Exactly one year ago today the City of Toronto became the largest city in the world to pass a comprehensive ban on bottled water, setting off a wave of backlash against bottled water that continues today. Since Toronto's decision many news articles have been written, municipal resolutions passed, university clubs formed and stainless steel bottles sold. To put it bluntly, the last 12 months have not been kind to the big three bottled water manufacturers Nestlé, Coca-Cola and Pepsi, whose bottled water sales are down while the number of bans continues to increase. Finally, after years of steady bottled water growth, the past year has demonstrated strong public support for the reemergence of the tap.
So where exactly does bottled water stand in Canada right now?
At the time of Toronto's decision to restrict the sale and provision of bottled water in city facilities, and concurrently re-invest in municipal water infrastructure, 15 Canadian municipalities had enacted bottled water restrictions and more than 20 universities and colleges had created bottled water free zones. In many ways the Toronto ban was the result of a longstanding diverse public campaign that successfully raised awareness about bottled water as an unnecessary and wasteful product when the majority of Canadians have access to drinking water from the tap.
Today, 72 municipalities from eight provinces and two territories have implemented restrictions on bottled water. From Charlottetown to Toronto to Vancouver, cities and towns large and small have passed resolutions. Over the last number of months, we at the Polaris Institute have reviewed all 72 municipal policies and uncovered a number of important findings.
Of the 72 municipalities, 11 municipalities passed complete bans on bottled water (meaning that in all city facilities with potable drinking water, bottled water will no longer be sold or provided), 38 municipalities implemented widespread restrictions to cover the sale and provision in most city facilities, and 23 municipalities implemented specific restrictions (such as a ban on the sale and provision in City Halls). Perhaps most importantly, we found that 36 of those municipalities included commitments to re-investing in public water fountains and developing public education campaigns to promote municipal tap water. This means that exactly 50 per cent of municipalities that took on bottled water have also made efforts to re-invest, promote and bring back the public tap.
These individual municipal actions haven't gone unnoticed by the larger municipal associations. Provincially, the Association of Ontario Municipalities (AMO) endorsed bottled water bans to their members, the Northwest Territories Association of Communities (NWTAC) urged their members to phase out bottled water, and at the national level, the Federation of Canadian Municipalities (FCM) passed a resolution in March 2009 to "urge all member municipalities to phase out the sale and provision of bottled water at their own facilities...."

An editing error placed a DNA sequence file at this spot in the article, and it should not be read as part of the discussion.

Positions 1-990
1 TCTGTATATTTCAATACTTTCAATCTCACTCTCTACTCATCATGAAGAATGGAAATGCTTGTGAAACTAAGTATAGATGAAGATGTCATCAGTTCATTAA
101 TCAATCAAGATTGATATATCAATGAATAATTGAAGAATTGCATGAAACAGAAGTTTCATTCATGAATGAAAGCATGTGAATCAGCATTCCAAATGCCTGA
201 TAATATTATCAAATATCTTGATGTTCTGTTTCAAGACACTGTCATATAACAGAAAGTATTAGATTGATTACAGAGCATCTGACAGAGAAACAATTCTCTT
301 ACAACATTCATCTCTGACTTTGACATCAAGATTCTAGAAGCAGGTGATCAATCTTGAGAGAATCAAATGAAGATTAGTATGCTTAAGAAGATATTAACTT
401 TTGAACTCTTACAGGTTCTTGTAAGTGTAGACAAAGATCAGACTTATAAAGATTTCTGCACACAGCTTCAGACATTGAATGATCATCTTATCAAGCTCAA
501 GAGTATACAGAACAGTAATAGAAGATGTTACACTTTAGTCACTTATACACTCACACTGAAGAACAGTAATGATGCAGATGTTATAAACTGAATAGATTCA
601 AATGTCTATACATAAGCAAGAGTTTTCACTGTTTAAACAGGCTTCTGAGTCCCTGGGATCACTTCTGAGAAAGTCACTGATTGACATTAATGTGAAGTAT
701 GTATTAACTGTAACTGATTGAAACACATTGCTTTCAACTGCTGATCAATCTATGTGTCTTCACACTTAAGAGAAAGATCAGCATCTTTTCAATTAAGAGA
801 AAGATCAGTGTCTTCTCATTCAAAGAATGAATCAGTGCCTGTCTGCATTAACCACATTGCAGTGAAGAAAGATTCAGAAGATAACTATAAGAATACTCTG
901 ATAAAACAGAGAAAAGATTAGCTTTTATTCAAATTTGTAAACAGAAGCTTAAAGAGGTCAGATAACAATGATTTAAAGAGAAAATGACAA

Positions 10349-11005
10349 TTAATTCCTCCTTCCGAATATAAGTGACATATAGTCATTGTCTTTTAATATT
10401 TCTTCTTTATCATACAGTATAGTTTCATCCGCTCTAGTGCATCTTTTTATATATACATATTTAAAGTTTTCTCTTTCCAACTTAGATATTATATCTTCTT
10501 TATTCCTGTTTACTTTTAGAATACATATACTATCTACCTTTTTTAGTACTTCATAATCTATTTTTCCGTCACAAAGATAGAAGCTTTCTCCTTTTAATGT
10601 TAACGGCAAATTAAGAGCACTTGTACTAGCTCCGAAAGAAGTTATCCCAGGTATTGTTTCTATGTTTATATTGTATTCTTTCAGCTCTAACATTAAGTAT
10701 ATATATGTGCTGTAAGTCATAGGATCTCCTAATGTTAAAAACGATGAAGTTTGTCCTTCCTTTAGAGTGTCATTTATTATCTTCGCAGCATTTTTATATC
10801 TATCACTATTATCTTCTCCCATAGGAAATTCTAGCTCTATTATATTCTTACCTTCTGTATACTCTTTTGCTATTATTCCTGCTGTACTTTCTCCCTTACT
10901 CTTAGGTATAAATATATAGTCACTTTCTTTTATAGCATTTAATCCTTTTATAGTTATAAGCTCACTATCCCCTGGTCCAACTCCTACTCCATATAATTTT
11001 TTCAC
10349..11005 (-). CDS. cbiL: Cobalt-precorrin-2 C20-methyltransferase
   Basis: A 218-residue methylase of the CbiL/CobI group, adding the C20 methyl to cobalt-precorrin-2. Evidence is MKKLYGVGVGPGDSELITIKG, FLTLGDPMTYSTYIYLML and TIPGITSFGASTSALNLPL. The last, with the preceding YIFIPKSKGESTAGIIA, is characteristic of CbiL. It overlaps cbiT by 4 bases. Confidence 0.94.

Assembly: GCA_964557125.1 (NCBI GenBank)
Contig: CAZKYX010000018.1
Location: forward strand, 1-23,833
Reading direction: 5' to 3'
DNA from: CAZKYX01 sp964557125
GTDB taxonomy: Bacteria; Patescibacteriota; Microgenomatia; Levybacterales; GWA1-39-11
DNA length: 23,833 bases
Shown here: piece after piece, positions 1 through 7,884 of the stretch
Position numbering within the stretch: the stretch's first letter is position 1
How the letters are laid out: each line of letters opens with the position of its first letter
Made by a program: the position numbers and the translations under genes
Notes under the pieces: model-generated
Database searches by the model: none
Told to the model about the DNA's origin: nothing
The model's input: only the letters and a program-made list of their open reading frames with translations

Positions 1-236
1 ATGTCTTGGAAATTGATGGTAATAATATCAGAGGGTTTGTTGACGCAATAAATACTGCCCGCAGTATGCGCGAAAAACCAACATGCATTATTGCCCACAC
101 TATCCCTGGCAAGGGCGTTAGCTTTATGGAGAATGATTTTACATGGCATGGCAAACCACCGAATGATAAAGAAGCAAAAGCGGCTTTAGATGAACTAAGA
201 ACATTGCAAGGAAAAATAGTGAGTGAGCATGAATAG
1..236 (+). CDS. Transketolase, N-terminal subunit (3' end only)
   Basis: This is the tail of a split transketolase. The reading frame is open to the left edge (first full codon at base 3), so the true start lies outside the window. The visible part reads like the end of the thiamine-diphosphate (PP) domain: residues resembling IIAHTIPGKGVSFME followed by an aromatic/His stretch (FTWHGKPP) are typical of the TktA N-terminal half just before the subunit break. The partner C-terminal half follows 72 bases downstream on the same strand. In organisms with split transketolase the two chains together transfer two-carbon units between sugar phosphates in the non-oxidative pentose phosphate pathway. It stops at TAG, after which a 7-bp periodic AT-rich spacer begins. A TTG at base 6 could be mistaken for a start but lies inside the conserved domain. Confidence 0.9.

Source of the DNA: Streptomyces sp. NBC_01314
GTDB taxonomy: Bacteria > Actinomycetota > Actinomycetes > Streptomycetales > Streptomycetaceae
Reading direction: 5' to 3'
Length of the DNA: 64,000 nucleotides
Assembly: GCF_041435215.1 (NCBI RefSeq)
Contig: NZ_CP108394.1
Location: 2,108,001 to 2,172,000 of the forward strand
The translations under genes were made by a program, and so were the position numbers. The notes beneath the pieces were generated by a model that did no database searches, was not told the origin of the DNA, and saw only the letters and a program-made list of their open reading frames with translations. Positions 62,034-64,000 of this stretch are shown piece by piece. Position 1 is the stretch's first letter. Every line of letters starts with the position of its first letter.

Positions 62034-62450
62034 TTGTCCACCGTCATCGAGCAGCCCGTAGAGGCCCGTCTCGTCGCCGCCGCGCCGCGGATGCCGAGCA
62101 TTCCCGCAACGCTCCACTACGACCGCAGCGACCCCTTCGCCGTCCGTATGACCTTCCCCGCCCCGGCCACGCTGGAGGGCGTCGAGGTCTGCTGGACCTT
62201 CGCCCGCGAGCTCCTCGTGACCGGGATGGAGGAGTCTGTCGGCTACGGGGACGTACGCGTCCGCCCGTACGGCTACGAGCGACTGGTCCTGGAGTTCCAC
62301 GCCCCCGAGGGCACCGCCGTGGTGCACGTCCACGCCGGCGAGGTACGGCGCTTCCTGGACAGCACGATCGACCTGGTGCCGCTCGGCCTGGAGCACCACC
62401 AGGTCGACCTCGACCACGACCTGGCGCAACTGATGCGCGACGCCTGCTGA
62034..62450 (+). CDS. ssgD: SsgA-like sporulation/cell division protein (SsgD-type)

But, the municipal story isn't the only indicator of bottled water's decline in Canada. Six Ontario school boards have now restricted bottled water, two universities (Memorial University in Newfoundland, and the University of Winnipeg) have eliminated the sale of bottled water on campus (including in vending machines), and countless restaurants, hospitals, and high schools have taken out the bottle. Even public spending on bottled water has come under fire with the startling recent exposure that the Government of Canada spent $15.6 million on bottled water between 2003 and 2008, with $8.6 million of that sum spent in facilities with access to readily available safe drinking water.
So where does the bottle go from here?
We know that more Canadian institutions will continue to ditch the bottle and turn on the tap. In the next 12 months, Canadians should expect to see more municipal restrictions, the incorporation of bottled water issues into school board curriculums, and a province or two committed to ending the use of public funds for bottled water. It's all a sign that Canadians have woken-up to the emerging reality that bottled water has gone from chic to taboo.
However, bottled water companies are not going to simply stop producing bottled water. Let's be honest, there is a lot of money to be made from selling tap water back to residents in plastic bottles. In the face of today's backlash, bottled water companies have increased their advertising and lobbying activities. Nestlé, for example, continues to offer municipalities money for recycling projects on the condition that they rescind their bottled water restrictions. The City of Thorold, Ontario just recently rejected a $90,000 offer from Nestlé to rescind their bottled water ban.
In Canada, at least, the tide has turned. Partially due to the actions of cities like Toronto, bottled water is increasingly viewed as a wasteful product. Younger Canadians, especially, have figured out that tap water is the way to go and when these hydration habits are formed at a young age, the future of the tap looks bright.
Joe Cressy is the Campaigns Coordinator at the Polaris Institute and organizer of the nation InsidetheBottle.org campaign on bottled water.
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